German Chancellor Pressed to Take a Clearer, Firmer Stance Towards Russia

By James Carstensen | January 19, 2022 | 6:52pm EST
German Chancellor Olaf Scholz meets with NATO secretary-general Jens Stoltenberg in Berlin on Tuesday. (Photo by Hannibal Hanschke /Pool/ AFP via Getty Images)
German Chancellor Olaf Scholz meets with NATO secretary-general Jens Stoltenberg in Berlin on Tuesday. (Photo by Hannibal Hanschke /Pool/ AFP via Getty Images)

Berlin ( – “Staying silent is not a sensible option,” German Chancellor Olaf Scholz said in a speech on Wednesday, amid growing voices urging his government to provide a clearer stance on Russia.

“It is still too early to tell whether [talks] will help de-escalate the situation Russia created by concentrating 100,000 troops along the border with Ukraine,” Scholtz told the online Davos Agenda event. “But after years of rising tensions, staying silent is not a sensible option.”

Tensions between Russia and the West over the amassing of Russian troops near Ukraine’s border have sparked a flurry of high level talks in Europe in a bid to avoid conflict through dialogue.

Secretary of State Antony Blinken is following up this week with visits to Kyiv, Berlin, and Geneva, where he plans to meet with his Russian counterpart, Sergei Lavrov on Friday.

Scholz stressed Germany’s “commitment to Ukraine’s territorial integrity,” and said Russia was “aware of our determination.”

“I hope they also realize that the gains of cooperation outweigh the price of further confrontation,” he added.

The chancellor’s comments echoed his statements a day earlier, where he said Russia would pay “high economic, political costs” should it invade Ukraine. On both occasions he did not provide details.

Visiting the Russian capital earlier this week for talks with Lavrov, German Foreign Minister Annalena Baerbock said it was hard not to see the stationing of some 100,000 Russian troops near the Ukrainian border as a “threat.”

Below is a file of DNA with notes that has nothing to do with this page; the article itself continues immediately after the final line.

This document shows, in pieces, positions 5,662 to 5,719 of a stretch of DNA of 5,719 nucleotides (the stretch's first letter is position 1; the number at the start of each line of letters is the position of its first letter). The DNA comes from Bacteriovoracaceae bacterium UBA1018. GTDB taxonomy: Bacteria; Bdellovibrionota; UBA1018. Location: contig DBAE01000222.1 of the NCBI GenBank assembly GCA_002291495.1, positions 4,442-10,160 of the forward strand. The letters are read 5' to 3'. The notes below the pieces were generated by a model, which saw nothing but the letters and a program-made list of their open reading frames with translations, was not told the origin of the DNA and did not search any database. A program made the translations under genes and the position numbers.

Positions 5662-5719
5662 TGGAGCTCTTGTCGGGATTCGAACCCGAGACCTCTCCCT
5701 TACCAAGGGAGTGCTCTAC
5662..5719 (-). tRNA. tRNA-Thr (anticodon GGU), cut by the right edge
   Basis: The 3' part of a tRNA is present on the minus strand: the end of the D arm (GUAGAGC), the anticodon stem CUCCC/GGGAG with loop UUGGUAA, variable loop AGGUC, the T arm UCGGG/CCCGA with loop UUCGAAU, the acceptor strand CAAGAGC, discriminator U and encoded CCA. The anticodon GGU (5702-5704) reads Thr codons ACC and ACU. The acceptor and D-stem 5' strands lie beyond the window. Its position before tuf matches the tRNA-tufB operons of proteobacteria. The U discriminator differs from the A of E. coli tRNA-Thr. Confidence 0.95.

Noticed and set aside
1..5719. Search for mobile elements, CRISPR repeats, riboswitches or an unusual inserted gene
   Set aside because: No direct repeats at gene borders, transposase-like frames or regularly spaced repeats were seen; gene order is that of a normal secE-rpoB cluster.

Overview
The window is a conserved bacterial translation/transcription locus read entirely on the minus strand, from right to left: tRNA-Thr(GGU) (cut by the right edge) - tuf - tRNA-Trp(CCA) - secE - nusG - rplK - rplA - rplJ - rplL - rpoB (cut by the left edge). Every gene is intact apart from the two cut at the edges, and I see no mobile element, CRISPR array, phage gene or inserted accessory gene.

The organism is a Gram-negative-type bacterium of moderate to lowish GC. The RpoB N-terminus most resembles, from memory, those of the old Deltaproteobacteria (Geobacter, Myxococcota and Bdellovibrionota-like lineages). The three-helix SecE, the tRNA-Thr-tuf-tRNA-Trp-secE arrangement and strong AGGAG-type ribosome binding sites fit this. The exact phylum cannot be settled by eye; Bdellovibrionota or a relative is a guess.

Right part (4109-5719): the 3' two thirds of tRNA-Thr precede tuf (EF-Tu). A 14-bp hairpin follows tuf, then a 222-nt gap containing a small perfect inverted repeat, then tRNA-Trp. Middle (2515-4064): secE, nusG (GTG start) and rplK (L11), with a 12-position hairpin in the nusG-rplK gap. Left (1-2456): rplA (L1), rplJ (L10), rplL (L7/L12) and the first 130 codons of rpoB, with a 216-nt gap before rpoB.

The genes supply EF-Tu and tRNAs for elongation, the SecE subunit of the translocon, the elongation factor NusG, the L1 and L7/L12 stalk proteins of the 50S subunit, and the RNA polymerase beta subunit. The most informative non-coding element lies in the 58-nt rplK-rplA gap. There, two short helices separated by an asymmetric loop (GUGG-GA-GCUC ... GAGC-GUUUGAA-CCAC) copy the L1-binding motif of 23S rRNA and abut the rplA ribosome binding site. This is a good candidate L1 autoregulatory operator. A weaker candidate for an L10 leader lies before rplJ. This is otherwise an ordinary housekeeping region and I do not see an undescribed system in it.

Baerbock also stressed the importance of dialogue, however, and called for reviving the so-called Normandy format talks between Germany, France, Russia, and Ukraine.

“We don’t threaten anybody with anything, but we do hear the threats addressed to us,” said Lavrov. “We will act in accordance with concrete steps, concrete actions. And our reaction will be obviously predicated on what concrete steps our partners take.”

Despite the words of Scholz and Baerbock, critics are pushing for clarity from the new government, including details of how Germany would respond if Russia invades Ukraine, and whether sanctions that follow would include an end to the controversial Nord Stream 2 Russia-to-Germany gas pipeline.

Manfred Weber, leader of the European People's Party in the European Parliament, criticized Scholz’s lack of specifics.

“We need a German chancellor who takes a firm stand on these issues and clearly names the price of military aggression against Ukraine,” he told Handelsblatt.

“The clearer the consequences of aggression are described, the more realistic it is that we prevent war,” Weber said.

He also called for Nord Stream 2 to be shut down.

“The pipeline was a mistake from the start because it increases Europe's dependence on Russia and is driving the E.U. apart,” he said. “Our German energy policy is a self-created dilemma. We bet too heavily on Russia. Now we have to think about new sources as soon as possible.”

‘Purely verbal or symbolic reactions’

More than 70 German academics and foreign policy experts in an open letter have called for a firmer German policy on Russia, arguing that Europe’s largest economic power has been watching Russia’s troubling activity “critically but largely inactively for the past three decades.”

“The Federal Republic’s Russia policy must be fundamentally corrected,” they wrote in German, saying that “purely verbal or symbolic reactions from Berlin” will – as has happened in the past – “only tempt the Kremlin into further escapades.”

“Berlin must bridge the gap between its public rhetoric and real practice in Eastern Europe,” the signatories wrote. “This should be expressed in a series of parallel and concrete measures of a political, legal, diplomatic, civil society, technical and economic nature.”

Asked about Nord Stream 2 on Tuesday, Scholz said Germany wants to “become completely independent of the use of fossil fuels” – a key argument by pipeline advocates in favor of bringing in more natural gas from Russia.

He also conceded that Germany feels “responsible for ensuring a continuation of the gas transit via Ukraine.” (Critics of Nord Stream 2 worry that Russia will use it to punish Ukraine, which currently earns important transit revenue from gas pipelines crossing its territory from Russia to the West.)

NATO secretary-general Jens Stoltenberg acknowledged in an interview Tuesday that Nord Stream 2 is a point of division among NATO allies, and that even within Germany “there are different views.”

“Some are heavily against the new pipeline. Others are more in favor – at least saying that this is a commercial decision to be taken,” he said.

Asked whether those who defend the pipeline as a commercial project include the German chancellor in his view, Stoltenberg answered in the affirmative.

He also noted that German regulatory authorities have suspended the process of certifying the new pipeline, without which gas cannot begin flowing. Russia has downplayed the delay, saying that approval was only a matter of time.

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